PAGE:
I usually read George Will because he is among the more thoughtful and intelligent commentators on the American right wing. He’s really more of a British-style Tory than an American Tea Party type. But he’s usually wrong, and in the case of his recent column, I have to wonder if he hit a deadline before he was really finished with the piece.
The basic thesis is that Bernie Sanders (and the Democratic Party as a whole) is unduly preoccupied with economic inequality, which is not much of a problem at all. First, obviously, a free market (“impersonal market forces”) will produce inequality. Besides, he says, “some people want to teach, others want to run hedge funds.”
Not only is inequality a natural result of a free market, it is also, Will argues, enhanced by such aspects of the modern state as regulatory policies and deficit spending, both of which tend to favor the “haves” over the “have-nots” (the former can pay lobbyists and buy government bonds). Inequality, in short, is a predictable result of both a market economy and a modern state. It is exacerbated, he maintains, by family disintegration, the increasing prevalence of single mothers.
Will recommends that Sanders should take a little time off to read a new book, On Inequality, by Harry Frankfurt. This book argues that “It is misguided to endorse economic egalitarianism as an authentic moral ideal.” Instead, Frankfurt argues for a “doctrine of sufficiency:” everyone should have enough to live the life they want.
Frankfurt does acknowledge that economic inequality has “an almost irresistible tendency to generate unacceptable inequalities of other kinds,” but Will chooses not to focus on that.
Will (and the conservative majority who decided Citizens United) are utterly insensitive to the impact of extreme inequality on democracy.
What’s wrong with this picture? One fundamental flaw is the universal right-wing tendency to idealize the free market. There has never been any such thing as a free market, except in the fevered dreams of some classical economists and their acolytes. Over the long term, the state serves the interests of the economically powerful, thereby making them more powerful. We have seen this over the last half century as big business has been able to keep real wages flat, eviscerate unions, and export jobs, all with the active cooperation of the government. The result has been the increasing concentration of both income and property in the hands of a small part of the population.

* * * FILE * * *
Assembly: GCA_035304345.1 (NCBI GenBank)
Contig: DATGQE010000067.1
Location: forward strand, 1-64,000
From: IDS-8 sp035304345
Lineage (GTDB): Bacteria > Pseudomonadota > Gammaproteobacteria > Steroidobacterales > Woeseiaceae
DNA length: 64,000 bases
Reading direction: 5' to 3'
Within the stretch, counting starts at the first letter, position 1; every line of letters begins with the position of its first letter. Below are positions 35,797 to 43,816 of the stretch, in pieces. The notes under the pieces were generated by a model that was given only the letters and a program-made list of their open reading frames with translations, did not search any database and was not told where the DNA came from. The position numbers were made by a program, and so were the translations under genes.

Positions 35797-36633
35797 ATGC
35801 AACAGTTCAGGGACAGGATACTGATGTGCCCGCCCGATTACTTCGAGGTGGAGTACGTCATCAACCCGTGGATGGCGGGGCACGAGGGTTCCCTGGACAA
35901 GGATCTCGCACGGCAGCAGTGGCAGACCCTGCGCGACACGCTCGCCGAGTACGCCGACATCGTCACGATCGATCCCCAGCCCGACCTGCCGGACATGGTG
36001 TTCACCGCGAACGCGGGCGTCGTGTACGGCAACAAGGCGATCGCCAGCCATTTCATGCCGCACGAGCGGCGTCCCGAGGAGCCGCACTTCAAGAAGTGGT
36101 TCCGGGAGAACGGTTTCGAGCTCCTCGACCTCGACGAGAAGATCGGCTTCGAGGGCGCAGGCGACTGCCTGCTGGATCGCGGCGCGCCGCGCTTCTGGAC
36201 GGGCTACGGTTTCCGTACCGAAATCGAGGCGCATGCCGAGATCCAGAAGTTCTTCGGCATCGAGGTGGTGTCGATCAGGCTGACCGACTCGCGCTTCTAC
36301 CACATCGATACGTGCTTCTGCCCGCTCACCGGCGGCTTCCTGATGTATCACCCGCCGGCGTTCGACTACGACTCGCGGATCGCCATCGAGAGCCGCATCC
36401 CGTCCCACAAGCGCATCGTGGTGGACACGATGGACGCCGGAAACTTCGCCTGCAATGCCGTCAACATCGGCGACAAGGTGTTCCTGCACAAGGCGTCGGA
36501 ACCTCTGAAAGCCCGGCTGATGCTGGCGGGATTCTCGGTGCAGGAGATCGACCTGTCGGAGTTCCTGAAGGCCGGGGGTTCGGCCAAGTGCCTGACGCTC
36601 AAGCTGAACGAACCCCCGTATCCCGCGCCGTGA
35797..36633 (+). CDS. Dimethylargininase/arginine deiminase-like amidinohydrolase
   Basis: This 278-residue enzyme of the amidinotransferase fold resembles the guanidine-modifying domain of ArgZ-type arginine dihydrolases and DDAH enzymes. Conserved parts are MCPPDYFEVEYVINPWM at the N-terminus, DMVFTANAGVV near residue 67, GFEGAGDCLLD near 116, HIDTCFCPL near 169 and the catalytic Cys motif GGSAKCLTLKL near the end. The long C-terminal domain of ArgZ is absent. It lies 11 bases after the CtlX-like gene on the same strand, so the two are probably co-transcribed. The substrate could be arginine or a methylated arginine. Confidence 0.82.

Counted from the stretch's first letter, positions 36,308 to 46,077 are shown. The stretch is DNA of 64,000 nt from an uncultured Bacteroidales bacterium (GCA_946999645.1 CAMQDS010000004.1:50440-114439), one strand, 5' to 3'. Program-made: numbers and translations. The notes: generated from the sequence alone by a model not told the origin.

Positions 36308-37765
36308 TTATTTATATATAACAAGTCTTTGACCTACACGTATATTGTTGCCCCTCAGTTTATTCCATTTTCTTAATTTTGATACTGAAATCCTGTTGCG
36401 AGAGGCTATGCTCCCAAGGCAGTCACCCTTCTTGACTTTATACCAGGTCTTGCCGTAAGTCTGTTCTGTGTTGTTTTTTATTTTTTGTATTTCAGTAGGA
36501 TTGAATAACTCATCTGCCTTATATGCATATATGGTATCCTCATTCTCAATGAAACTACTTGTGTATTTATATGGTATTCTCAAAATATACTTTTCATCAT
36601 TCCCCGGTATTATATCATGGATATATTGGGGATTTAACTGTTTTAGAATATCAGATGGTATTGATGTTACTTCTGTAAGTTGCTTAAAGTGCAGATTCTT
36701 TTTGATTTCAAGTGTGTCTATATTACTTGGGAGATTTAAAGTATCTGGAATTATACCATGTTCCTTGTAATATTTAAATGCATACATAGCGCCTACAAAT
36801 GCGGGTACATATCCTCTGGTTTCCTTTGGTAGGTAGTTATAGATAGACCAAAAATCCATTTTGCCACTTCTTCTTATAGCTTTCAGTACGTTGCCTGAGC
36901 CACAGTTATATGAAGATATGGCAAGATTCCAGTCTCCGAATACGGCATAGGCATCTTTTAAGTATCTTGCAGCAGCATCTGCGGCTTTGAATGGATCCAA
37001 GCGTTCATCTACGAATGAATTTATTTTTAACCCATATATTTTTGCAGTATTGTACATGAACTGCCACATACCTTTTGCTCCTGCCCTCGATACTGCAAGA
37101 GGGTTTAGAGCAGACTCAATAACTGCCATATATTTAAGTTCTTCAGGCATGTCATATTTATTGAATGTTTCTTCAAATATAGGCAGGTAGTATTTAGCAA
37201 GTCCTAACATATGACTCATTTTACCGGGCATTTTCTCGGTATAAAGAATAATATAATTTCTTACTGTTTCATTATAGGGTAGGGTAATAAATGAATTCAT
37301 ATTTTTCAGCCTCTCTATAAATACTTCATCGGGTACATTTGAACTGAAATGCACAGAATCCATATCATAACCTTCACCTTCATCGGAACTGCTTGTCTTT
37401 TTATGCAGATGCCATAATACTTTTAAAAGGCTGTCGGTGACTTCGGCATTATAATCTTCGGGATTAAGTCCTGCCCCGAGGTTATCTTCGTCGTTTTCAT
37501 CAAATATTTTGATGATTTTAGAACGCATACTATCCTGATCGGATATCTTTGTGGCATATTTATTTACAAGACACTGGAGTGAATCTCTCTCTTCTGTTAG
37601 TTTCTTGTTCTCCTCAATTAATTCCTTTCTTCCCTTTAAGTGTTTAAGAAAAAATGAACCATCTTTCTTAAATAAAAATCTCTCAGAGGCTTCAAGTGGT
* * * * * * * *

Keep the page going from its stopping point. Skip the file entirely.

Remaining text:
Inequality at the level we have now is a real problem because it means that the majority of the population must now struggle to keep their heads above water. The typical family now has at least two wage-earners, or a single earner working two or more jobs, just to keep from falling further behind. Nobody chooses to work two or three jobs at minimum wage. This is not a free market; it’s a coercive market for those who don’t start with advantages. At this level of inequality, the least well-off are far short of Frankfurt’s “sufficiency.”
Moreover, Will (and the conservative majority who decided Citizens United) are utterly insensitive to the impact of extreme inequality on democracy. The Citizens United decision afforded unrestricted rights to spend money on political campaigns, in the name of respecting the right of free speech. The rich and poor have equal rights to express themselves by spending millions of dollars on political propaganda.
What both Will and Chief Justice John Roberts ignore is that democracy is based on the premise that all citizens are equal. Even if perfect equality is an unattainable ideal, we have to see that at present levels of economic inequality, the equality of every citizen is an illusion. If we are serious about our democracy, we must commit to reducing our present levels of inequality.
Many people look back on the 1950s as a kind of golden age in America. If we could get back to that much more modest level of inequality, we’d all be much better off, including the rich. Because back then, average people could buy stuff that rich people were selling. Back then, Dwight Eisenhower was a pro-business Republican. In George Will’s Republican Party, there would be no room for an Eisenhower. Ike might even have endorsed Bernie Sanders.